The 36th Street Bridge project in Redmond is not a hunk of federal stimulus that benefits only Microsoft. To the contrary, say guest columnists John Marchione and Bob Drewel, this public/private partnership will help reduce congestion in the whole area and help our economy and environment.
Rarely a day goes by without us parents telling our kids to “do your homework.” Unfortunately, sometimes we forget to take our own advice.
Recent reports imply that the 36th Street Bridge project is a federal handout primarily to benefit a local corporation — and that the region didn’t do its homework before embracing it.
The reports couldn’t be more wrong. This wonderful project, which would be a bridge over Highway 520 just beyond the 148th Avenue exit, is highly beneficial on multiple fronts. It reduces congestion and greenhouse-gas emissions, helps our region meet growth and housing obligations, and addresses the needs of hundreds of employers within a major regional job center.
The attention on this project has focused heavily on Microsoft, so let’s take that issue head-on. Microsoft will end up paying half the cost of a public bridge facility (including new lanes across the 520 freeway, sidewalks, bike lanes, storm drainage and traffic signals) that serves more than 600 firms and 5,000-plus homes.
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Let’s look at the facts:
The 36th Street Bridge provides an integral connection to the Overlake area of Redmond, which hosts 44,000 jobs — more than any employment center in our four-county region outside of Seattle. Look around Overlake, and you will find more than 600 information-technology and high-tech firms calling this area home, including Microsoft, Nintendo, Honeywell, Siemens, DigiPen, not to mention a broad array of service firms, retail stores and restaurants. Take another look and you will see a dense mixed-use area expected to accommodate 5,000 more homes in the next two decades.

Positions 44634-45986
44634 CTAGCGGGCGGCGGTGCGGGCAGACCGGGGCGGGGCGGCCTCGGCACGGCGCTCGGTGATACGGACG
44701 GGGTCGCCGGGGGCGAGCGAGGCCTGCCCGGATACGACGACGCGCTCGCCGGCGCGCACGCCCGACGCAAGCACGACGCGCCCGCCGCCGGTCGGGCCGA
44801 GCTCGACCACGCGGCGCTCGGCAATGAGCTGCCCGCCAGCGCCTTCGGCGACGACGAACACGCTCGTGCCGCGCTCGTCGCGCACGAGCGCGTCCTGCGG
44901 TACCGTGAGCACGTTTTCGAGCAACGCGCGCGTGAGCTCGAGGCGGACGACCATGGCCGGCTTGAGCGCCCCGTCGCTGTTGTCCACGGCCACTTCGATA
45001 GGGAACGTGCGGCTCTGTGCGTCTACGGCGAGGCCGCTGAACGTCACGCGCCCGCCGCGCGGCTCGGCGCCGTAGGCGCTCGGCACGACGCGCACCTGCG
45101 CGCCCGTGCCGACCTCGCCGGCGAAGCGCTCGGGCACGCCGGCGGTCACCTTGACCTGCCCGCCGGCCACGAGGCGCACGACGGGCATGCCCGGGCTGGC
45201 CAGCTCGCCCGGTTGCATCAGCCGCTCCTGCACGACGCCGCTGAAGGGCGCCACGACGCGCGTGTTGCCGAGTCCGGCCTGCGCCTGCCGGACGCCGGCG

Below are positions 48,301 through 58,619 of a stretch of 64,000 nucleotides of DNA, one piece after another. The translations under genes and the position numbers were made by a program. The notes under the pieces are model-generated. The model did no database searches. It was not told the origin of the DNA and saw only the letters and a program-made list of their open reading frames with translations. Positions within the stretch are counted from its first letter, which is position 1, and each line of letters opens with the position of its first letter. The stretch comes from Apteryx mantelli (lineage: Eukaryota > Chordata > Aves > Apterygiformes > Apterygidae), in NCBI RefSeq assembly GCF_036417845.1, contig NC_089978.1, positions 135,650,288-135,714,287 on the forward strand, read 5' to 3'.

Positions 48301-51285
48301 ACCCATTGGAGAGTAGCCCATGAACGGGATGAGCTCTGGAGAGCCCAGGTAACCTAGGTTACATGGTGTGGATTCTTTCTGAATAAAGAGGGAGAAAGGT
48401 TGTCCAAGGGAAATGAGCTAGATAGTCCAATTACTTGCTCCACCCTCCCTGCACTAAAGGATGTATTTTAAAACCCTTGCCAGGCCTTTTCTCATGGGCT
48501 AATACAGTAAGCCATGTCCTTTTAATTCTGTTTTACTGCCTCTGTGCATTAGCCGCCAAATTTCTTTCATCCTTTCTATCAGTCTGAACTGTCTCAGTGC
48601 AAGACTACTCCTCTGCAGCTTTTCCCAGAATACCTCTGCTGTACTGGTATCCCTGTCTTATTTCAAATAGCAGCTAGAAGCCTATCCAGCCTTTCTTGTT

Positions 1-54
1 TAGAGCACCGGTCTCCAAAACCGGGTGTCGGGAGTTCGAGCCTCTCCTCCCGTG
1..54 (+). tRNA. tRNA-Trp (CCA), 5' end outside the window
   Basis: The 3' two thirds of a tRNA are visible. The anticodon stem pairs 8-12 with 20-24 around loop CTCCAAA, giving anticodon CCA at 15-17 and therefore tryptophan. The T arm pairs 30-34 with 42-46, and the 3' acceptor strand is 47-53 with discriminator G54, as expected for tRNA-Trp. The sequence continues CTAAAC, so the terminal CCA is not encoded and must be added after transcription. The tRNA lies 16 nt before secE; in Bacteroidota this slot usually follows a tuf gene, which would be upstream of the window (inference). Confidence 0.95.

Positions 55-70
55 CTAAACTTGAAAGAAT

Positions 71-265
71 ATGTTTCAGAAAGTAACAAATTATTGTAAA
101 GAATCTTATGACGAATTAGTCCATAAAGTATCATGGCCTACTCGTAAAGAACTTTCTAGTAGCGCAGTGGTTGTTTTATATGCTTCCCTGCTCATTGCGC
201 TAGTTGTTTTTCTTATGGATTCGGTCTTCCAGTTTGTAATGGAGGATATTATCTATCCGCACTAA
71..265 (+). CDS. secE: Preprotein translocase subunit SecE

With all of this clustered in a small area, congestion can be intense. Traffic counts show a total of nearly 100,000 vehicles per day either crossing over the 40th Street Bridge over 520, or crawling along 148th Avenue. That puts enormous pressure on the current 520 interchanges and on 520 itself, to the point where they are failing.
Simply put, without this bridge, Redmond cannot — repeat, cannot — accommodate the employment and housing the city is expected to absorb for the benefit of our region and our state.
We plan for the long term. Traffic forecasts indicate that the new bridge will be used by the entire community, with 42 percent of trips originating at Microsoft, and 58 percent originating at other places in the area by 2030.
What the 36th Street Bridge does is breathe vital life into the Overlake area’s ability to accept the growth planned for it — including the Overlake Urban Village, which will consist of high-density housing, mixed-use retail, and commercial space in a compact and walkable area. It will shorten trips, and enhance safety, for freight haulers, for transit, for vehicles and pedestrians.
One final fact: This project is the result of a rigorous and competitive process. The bridge scored a perfect 100 points in a technical ranking of regional projects judged by the Puget Sound Regional Council in a transparent process that evaluated the merits of several hundred projects vying for $79 million in federal transportation stimulus funds.
Take those facts into account, and ask yourself this question: Does it make sense to build a well-vetted, much-needed, public facility with one-half of the funds coming from one private employer whose contribution helps hundreds of employers and thousands of residents? The answer is a resounding “yes.”
We are proud to say that, when it comes to the 36th Street Bridge, we in the central Puget Sound have done our homework. We’ve helped to fund a project that moves the ball forward significantly for transportation, for our economy and for our environment. The project will create jobs in the near term and serve the people of the region for many decades. That is something we as a region, and as a state, should be celebrating.
John Marchione, left, is mayor of the city of Redmond. Bob Drewel is the executive director of the Puget Sound Regional Council.